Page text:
Legislators in Washington have renewed their interest in limiting the size of banks they deem “Too Big To Fail”–so economically important they receive special protection from the government—so it’s worth looking at this December chart created by the US Treasury Department.
It makes the case that “Too Big To Fail” isn’t such a problem anymore—markets now believe that some banks are more likely to fail than others and are betting accordingly by purchasing credit default swaps (CDS) that pay out in the event a bank can no longer pay its debts. For instance, if it becomes insolvent and the government shuts it down.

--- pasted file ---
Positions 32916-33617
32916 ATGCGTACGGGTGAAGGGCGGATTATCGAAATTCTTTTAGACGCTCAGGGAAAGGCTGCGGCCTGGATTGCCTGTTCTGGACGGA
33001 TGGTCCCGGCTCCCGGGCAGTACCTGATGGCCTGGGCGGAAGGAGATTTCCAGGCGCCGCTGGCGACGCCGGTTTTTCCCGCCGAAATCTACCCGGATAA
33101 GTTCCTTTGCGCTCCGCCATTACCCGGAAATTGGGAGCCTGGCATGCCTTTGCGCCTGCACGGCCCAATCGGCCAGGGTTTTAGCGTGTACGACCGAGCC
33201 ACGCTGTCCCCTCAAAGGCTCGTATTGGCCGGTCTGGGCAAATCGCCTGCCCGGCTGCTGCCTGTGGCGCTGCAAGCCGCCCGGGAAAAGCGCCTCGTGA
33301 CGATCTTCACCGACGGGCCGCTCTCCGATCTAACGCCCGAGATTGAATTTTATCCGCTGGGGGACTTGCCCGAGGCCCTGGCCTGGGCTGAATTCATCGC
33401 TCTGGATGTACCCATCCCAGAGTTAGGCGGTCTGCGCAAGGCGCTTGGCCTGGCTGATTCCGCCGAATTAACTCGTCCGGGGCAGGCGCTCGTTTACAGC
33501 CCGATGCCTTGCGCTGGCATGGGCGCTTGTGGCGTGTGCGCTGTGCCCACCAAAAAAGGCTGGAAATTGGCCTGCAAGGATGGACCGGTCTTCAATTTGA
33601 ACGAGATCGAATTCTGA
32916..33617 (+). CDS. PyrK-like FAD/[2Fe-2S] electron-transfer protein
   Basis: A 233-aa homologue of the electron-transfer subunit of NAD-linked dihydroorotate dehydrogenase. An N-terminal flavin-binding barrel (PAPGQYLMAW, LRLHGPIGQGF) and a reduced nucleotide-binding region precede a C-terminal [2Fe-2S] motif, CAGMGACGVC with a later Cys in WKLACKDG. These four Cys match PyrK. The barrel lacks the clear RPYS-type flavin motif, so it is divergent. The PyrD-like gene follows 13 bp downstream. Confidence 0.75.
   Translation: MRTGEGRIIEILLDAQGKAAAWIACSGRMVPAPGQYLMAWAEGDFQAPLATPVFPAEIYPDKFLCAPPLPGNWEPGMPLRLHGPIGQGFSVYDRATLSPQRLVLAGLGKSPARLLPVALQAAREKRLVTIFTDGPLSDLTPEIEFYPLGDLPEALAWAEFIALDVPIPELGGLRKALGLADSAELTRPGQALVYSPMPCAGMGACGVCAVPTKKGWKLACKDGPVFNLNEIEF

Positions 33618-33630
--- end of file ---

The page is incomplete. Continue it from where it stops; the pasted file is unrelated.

Fed Chairman Ben Bernanke mentioned this change in his testimony before Congress last week as evidence that “Too Big to Fail” is over, and critics of plans to further restrict bank operations, especially firms on Wall Street, are making it a talking point.
But it’s a funny one at that. It’s true more variance in CDS prices among financial firms is market evidence that some firms’ debt is more risky than others—i.e., that banks can fail—but it is also means that the market thinks banks are more likely to fail, which isn’t exactly great news, even if it suggests a healthier market overall. The reasons for that phenomenon are fairly clear, however: A baseline of pessimism about the sector by some investors after the crisis, continuing challenges of valuing banks with opaque balance sheets, and the challenges of the European crisis.
That’s the paradox of proving “Too Big To Fail” wrong—for government officials, or anyone else, to do it convincingly, a bank would have to fail.